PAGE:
The government’s call for councils to cut parking fines by 25 per cent won’t have much benefit for Shellharbour drivers.
State Treasurer Dominic Perrottet has announced plans to cut fines for the 10 most common parking offences by 25 per cent in areas where the government has jurisdiction.
These included parking after a ticket has expired and stopping in a restricted parking area.
The government will also investigate a “grace period” for motorists who overstay a short time in a metered space.
With the majority of fines now issued by local councils, Mr Perrottet called on them to follow the government’s lead.
“I would hope they do the right thing by residents, ratepayers and visitors and undertake a review of their own approach to parking fines,” Mr Perrottet said.
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“Fines should be a deterrent to an offence, but they also should be fair, and not used as an easy option to build a bankroll for whatever project is flavour of the day.”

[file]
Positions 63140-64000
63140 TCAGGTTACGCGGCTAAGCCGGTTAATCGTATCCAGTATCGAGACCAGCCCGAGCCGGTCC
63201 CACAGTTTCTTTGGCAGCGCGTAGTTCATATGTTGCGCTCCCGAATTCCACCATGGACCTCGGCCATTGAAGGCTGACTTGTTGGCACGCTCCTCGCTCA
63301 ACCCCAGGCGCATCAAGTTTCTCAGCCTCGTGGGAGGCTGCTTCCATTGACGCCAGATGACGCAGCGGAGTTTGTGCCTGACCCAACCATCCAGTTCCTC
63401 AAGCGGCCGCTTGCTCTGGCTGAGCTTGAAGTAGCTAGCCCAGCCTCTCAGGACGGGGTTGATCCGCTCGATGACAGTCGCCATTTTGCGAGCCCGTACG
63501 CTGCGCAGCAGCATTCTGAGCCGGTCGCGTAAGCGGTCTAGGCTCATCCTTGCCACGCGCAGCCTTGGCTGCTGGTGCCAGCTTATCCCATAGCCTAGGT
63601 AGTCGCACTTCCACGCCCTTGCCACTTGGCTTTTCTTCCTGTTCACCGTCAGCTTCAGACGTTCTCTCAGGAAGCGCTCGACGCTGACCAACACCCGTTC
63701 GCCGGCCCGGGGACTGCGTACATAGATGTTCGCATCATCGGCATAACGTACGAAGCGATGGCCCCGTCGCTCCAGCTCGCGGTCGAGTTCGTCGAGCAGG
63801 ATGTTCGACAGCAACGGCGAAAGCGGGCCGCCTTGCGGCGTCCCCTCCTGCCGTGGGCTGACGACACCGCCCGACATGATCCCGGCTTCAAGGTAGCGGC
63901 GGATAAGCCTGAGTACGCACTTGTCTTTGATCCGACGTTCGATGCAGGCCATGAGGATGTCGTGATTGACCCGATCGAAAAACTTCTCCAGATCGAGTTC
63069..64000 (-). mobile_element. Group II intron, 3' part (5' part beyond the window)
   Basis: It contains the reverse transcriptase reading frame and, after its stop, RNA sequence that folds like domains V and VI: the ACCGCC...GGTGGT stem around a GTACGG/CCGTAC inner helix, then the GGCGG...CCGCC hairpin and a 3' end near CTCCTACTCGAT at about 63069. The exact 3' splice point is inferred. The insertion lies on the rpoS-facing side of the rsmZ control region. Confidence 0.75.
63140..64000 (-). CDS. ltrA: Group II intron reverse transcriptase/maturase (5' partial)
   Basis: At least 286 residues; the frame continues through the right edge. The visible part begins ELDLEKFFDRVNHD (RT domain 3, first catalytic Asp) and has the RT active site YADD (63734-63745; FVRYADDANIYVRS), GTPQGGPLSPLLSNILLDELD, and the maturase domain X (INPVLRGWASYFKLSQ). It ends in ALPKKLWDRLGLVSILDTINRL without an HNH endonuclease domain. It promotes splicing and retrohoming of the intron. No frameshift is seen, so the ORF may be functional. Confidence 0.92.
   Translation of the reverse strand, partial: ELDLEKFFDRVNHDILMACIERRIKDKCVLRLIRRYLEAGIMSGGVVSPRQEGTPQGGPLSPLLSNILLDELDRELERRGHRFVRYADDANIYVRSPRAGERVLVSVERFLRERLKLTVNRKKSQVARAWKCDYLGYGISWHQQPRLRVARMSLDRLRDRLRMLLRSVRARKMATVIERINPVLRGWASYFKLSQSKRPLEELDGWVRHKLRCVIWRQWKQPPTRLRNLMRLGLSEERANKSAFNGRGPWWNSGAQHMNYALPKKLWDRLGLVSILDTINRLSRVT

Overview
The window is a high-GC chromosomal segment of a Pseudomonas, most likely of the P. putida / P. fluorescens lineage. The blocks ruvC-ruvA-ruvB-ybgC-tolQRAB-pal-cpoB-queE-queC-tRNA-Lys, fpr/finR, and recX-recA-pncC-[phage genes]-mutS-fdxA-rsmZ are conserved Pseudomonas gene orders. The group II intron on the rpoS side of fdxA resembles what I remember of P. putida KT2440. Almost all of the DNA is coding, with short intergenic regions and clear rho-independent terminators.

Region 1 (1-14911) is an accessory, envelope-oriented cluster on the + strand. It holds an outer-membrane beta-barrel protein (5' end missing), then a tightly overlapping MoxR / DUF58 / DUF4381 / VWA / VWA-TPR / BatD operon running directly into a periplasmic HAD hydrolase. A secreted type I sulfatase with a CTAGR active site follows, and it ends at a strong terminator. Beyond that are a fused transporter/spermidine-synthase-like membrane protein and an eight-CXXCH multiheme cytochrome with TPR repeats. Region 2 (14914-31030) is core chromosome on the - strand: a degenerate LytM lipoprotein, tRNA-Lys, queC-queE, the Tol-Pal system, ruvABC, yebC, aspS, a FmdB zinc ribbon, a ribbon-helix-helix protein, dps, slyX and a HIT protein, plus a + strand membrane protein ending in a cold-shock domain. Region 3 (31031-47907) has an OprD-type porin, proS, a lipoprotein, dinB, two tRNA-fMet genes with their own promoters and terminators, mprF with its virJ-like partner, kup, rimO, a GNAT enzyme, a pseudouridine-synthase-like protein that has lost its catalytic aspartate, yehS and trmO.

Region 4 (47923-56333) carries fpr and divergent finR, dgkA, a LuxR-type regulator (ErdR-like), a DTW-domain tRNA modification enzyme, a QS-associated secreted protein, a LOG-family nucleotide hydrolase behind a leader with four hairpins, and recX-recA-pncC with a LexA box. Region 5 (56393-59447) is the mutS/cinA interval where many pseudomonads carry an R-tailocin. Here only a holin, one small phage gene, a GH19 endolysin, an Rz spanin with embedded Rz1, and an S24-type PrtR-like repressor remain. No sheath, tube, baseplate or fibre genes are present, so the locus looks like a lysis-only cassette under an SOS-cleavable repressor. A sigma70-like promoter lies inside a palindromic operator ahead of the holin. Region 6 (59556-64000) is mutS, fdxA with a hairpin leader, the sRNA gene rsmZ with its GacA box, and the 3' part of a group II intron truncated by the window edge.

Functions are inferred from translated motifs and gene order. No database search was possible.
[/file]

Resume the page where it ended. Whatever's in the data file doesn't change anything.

A spokeswoman for Shellharbour City Council said it “would be guided by the pending changes in the legislation”.
She said the state government was responsible for policing parking at Killalea but everywhere else was within council’s jurisdiction.
In the last financial year, Shellharbour City Council issued 1288 parking-related fines.
In the last financial year, council issued 1288 parking-related fines.
In that time the council received $306,000 in fine payments for all sorts of offences; the council spokeswoman said parking fines would account for 80 per cent of that total.
However, even if the council were to cut the fines by 25 per cent, it wouldn’t mean each of those 1288 people would have to pay less.
“It should be noted that the majority of the fines that council issued do not fall into the 10 listed fines that the state government are considering reducing,” the council spokeswoman said.
“The majority of fines issued by council relate to school zones and disabled parking breaches.”
None of the 10 fines the government plans to cut deal with school zones or disabled parking.
A Wollongong City Council spokeswoman said Lord Mayor Gordon Bradbery needed to first consider the implications of the changes proposed by the government.